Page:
NATCA President Offers an Insider View of the Shutdown

Some controllers waited tables and drove Ubers to make money.

paul rinaldi natca
NATCA President Paul Rinaldi spoke at the Aero Club of Washington’s January luncheon about the government shutdown’s devastating effects on aviation.NATCA

Paul Rinaldi spent 16 years controlling air traffic at Washington Dulles Tower before accepting the reins at the National Air Traffic Controllers Association in late 2009. At a National Press Club luncheon last week, he reflected on the effects of the 35-day partial government shutdown that peaked for the aviation industry on January 25 when the FAA announced delays at LaGuardia and a few surrounding enroute centers.

“This shutdown cut us deep, cut gov’t employees deep, cut our aviation industry deep,” he began. “We’re just starting to stich it back up and we’re really not sure what that damage is.” estimates the shutdown cost the U.S. economy in excess of $11 billion. “If you make your living in aviation, you should feel that pain our members felt for 35 days. Controllers, they were fatigued, they’re demoralized and stressed traumatized.”

NATCA members reported for work but went unpaid for more than a month before the shutdown ended. “You work around the clock and you start putting pieces together about how you’re going to get out of this mess. Putting the pieces back together is not that easy, program by program, employee by employee and still focusing on the safety of the national airspace system. The pressure and the extra stress this shutdown inserted into the NAS was intense. How many people would work five straight weeks without pay not knowing when they would be paid again?” At press time, NATCA members have been paid some, but not all of their back wages, some 10 days after the shutdown ended.

Rinaldi responded to the criticism many NATCA members received right up to the moment the shutdown ended. “I’ve heard that crappy answer that we knew eventually we would be paid. That doesn’t work for me. Our aviation professionals had to make brutal choices, like food lines. These are highly skilled, highly trained professionals who went to work every day and then had to figure out how to get food for their families.” Rinaldi said many controllers sought out locations were they were giving away food for free. “Controllers went to work every day and a few hours before, they were often driving an Uber or waiting tables a few hours after their shift trying to put some kind of economic stream back into their families.”

He told a few more stories … “Controllers had to decide to run up their credit card to put gas in the car or spend it on food for their family knowing they couldn’t do both.” Some controllers put their health second to their finances, revealing that many in the profession, like plenty of other Americans, are living from one paycheck to the next. He said the union received text messages from controllers talking about close calls, because they were distracted, struggling about feeding their families or making their mortgage payments. “These people did nothing wrong. They showed up for work did their job and were taken economic hostage by the political process of the country. The Congress and the White House did not have their finest moment during the shutdown,” adding those two branches of government are simply broken.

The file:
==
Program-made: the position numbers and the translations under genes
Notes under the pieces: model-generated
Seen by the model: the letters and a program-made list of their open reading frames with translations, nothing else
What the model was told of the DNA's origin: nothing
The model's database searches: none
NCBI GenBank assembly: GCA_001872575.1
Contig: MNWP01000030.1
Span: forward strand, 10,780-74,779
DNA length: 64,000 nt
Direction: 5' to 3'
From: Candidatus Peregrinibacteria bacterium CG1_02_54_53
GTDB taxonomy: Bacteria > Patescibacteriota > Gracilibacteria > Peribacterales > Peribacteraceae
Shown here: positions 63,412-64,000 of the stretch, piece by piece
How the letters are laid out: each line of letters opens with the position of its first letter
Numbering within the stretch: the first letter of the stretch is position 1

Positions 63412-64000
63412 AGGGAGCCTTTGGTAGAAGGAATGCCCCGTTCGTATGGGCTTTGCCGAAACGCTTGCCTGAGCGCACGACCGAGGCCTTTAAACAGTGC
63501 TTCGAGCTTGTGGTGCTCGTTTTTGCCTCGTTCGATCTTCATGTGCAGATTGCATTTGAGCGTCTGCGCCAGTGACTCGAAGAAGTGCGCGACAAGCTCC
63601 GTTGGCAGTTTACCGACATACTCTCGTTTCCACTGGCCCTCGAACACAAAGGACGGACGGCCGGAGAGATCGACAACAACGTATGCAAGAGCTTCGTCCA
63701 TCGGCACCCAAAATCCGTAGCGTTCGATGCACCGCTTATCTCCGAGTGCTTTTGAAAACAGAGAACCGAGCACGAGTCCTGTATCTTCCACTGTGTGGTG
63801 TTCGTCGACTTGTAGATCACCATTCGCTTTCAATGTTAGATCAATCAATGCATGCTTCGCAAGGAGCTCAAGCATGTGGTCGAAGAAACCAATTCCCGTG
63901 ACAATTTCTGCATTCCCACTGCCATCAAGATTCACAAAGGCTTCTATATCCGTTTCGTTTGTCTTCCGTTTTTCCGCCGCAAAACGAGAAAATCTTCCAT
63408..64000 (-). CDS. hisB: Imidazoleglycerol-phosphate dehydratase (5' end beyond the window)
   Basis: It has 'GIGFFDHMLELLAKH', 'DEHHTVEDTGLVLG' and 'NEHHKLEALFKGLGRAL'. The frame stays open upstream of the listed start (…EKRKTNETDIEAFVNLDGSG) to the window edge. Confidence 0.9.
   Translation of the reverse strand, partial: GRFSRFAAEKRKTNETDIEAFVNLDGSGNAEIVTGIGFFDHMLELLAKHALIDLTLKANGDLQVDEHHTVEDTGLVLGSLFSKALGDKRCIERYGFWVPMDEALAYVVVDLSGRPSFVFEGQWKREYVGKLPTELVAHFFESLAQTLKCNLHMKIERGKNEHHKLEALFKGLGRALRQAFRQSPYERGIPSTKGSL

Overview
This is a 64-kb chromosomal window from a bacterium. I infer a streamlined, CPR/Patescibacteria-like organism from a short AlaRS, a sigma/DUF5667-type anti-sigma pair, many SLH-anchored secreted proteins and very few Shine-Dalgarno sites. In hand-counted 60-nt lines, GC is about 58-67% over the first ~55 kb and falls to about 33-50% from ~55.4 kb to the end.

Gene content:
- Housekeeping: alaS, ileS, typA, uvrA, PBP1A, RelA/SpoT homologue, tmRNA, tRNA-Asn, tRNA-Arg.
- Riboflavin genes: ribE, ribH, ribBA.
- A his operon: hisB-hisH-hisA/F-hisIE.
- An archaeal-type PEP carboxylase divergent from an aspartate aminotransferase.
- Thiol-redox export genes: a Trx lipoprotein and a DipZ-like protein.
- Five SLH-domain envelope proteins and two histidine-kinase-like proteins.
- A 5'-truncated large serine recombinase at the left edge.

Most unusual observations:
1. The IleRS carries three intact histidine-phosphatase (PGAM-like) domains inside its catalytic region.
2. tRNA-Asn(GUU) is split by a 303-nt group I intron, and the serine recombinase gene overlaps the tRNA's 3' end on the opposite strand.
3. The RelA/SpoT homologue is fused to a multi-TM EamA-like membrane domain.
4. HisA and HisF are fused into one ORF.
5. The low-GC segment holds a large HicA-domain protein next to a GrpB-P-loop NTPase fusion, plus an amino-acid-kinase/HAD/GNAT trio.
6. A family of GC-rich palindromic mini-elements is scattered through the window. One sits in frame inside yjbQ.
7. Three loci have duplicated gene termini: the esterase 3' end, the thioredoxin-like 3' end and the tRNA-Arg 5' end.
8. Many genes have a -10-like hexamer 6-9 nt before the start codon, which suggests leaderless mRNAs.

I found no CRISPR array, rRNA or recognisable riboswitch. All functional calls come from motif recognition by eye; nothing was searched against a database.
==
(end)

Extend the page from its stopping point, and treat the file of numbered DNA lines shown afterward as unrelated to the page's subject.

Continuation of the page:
The union president said the shutdown halted efforts by the FAA to address risks to the NAS identified through voluntary safety reporting programs because agency personnel who keep an eye on that data were furloughed. “That’s where we can say that our system was less safe than before Dec 21. It was on the verge of unraveling. And now there’s a possibility the FAA won’t be able to meet its own 2020 ADS-B mandate.” The training of new controllers was also halted during the shutdown.

Rinaldi’s worried about the controllers currently eligible to retire, roughly 20 percent of the total number of fully certified people. “We think we’ll see a lot more people retire,” adding ominously that “When we don’t have enough controllers and there are demands coming in from all around the country something has got to give. If 20% go, we will not be able to run the volume of traffic we do today.”

Despite the doom and gloom, Rinaldi believes there could still be an opportunity for the aviation industry. He said NATCA doesn’t support any single plan to ensure a stable source of funding for the air traffic control system, despite the union’s support last year for a Republican generated strategy to sever the ATC system from the rest of the FAA. Politico reported signs last week too that many stakeholder’s desire to never again experience anything like the 35-day shutdown may reopen the debate on ATC reform. Rinaldi said NATCA believes operational safely and efficiency top the list of the union’s demands for reform, followed by the need for a stable, predictable funding stream for ATC services, staffing, hiring, training and long-term infrastructure modernization. Finally, there’s the need to maintain a dynamic aviation system that provides services to all users and segments of the aviation community.

“We cannot continue to hold our NAS hostage by issues that are not germane to aviation,” he concluded. This should never happen again. I hope the aviation community togethers says enough is enough.” He thanked everyone who helped NATCA members during the shutdown. “We won’t forget your acts of kindness.” The possibility of another shutdown looms early next week over funding for the wall President Trump wants to see built on the border with Mexico.